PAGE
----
Point 2 - Gloucester Lock
Gloucester Lock is the gateway between the Gloucester-Sharpness Canal and the River Severn. Once busy with cargo barges, today this is a popular visitor attraction where people often stand and watch the pleasure boats passing through...
Gloucester Lock marks the northern end of the Gloucester to Sharpness canal. This is the point where the canal joins the River Severn, allowing craft to safely pass down and out onto the river.
Narrowboat entering Gloucester Lock
The lock is 55 metres long and can hold up to six narrowboats. With the lock full of boats it takes about 15 minutes to lower them the 16 feet (5 metres) down to river level.
Look carefully at the wall of the lock, half way along. Notice the point where a third, middle gate used to be housed. This is because when first built the lock was in fact two smaller locks end-to-end, each with a shallower drop. The two were combined in 1892 making it quicker and easier for craft to pass through.
Gloucester Lock viewed from the road bridge
Once the ships had unloaded their cargoes in the main basin of the docks after travelling up from Sharpness their wares could then be transferred to barges and pass through the lock, to continue their journey by river to the Midlands. Vessels bringing cargoes from further upsteam would use the lock to get through to the canal and the docks.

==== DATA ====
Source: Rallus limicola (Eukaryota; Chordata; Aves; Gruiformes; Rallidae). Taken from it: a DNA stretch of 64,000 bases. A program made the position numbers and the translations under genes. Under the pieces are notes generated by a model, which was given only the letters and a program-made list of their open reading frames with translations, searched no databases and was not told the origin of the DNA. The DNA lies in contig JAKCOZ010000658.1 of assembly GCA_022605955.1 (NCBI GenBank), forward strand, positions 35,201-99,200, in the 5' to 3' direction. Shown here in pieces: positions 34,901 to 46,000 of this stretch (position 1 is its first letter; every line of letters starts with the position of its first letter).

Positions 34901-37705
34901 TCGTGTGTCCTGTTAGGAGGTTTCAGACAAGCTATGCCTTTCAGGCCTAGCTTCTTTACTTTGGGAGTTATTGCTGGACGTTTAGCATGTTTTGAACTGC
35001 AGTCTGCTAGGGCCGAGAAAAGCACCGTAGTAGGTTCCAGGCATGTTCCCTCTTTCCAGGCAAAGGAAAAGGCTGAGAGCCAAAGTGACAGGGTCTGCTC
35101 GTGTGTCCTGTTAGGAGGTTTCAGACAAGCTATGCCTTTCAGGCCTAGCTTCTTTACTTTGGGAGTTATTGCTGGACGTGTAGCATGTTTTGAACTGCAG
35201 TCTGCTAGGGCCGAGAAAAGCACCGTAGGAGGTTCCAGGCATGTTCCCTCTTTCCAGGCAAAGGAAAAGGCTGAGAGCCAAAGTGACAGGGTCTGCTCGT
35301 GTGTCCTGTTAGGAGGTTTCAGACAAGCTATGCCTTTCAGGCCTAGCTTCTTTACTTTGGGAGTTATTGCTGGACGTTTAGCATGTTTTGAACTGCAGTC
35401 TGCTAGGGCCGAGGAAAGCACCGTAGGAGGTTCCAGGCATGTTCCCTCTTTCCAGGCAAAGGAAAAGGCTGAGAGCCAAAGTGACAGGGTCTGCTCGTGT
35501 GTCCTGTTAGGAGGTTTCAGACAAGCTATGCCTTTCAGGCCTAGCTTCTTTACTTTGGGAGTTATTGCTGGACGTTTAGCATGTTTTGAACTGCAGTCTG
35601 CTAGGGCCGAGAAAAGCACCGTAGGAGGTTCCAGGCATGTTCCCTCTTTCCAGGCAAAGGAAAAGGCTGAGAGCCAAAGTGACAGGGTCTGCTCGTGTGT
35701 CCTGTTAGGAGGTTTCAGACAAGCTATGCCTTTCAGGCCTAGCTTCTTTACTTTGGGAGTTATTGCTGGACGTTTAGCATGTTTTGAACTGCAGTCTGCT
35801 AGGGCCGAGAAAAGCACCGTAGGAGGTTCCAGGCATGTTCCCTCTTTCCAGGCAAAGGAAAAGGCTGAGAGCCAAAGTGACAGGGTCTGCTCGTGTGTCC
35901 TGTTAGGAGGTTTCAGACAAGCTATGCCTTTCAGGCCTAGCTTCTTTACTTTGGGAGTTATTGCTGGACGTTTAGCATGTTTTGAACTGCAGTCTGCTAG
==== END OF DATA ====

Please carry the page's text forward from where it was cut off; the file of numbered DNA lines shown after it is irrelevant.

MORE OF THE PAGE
Do you know the difference between a barge and a narrowboat? Many people mistakenly call the long, thin narrowboats (popular today as pleasure boats) barges. In fact barges were wider, allowing them to carry more cargo. Narrowboats are only 7 feet (2.1m) wide enabling them to use the narrow locks of the midland canals.
One famous sailor who would have stood close to this spot was Captain Howard Blackburn who used the canal during his epic single-handed Atlantic crossing in 1899, when he sailed here from Gloucester, USA. The voyage was made without the aid of modern-day navigational equipment and was even more remarkable because Captain Blackburn had lost the fingers of both hands and several toes from frostbite 16 years earlier!
Johnathan the friendly lock keeper
Over the years there have been numerous holders of the title "Gloucester Lock Keeper", some of whom held the position for several decades. They lived in the Lock Keeper's Cottage (opposite the modern bridge control room) and it was their job to collect the tolls from boats passing through.
Today the lock keeper is Johnathan Chater. Look out for him - he won't be far away! He's always busy helping boats in and out of the lock, operating the lock gates, and raising and lowering the road bridge.
Continue the walk by walking to the end of the lock, crossing the narrow road, and continuing straight on, keeping the River Severn on your left. Stop where the river starts to gently bend to the left. You will now be at Gloucester Quay - Point 3.
last updated: 01/04/2008 at 14:55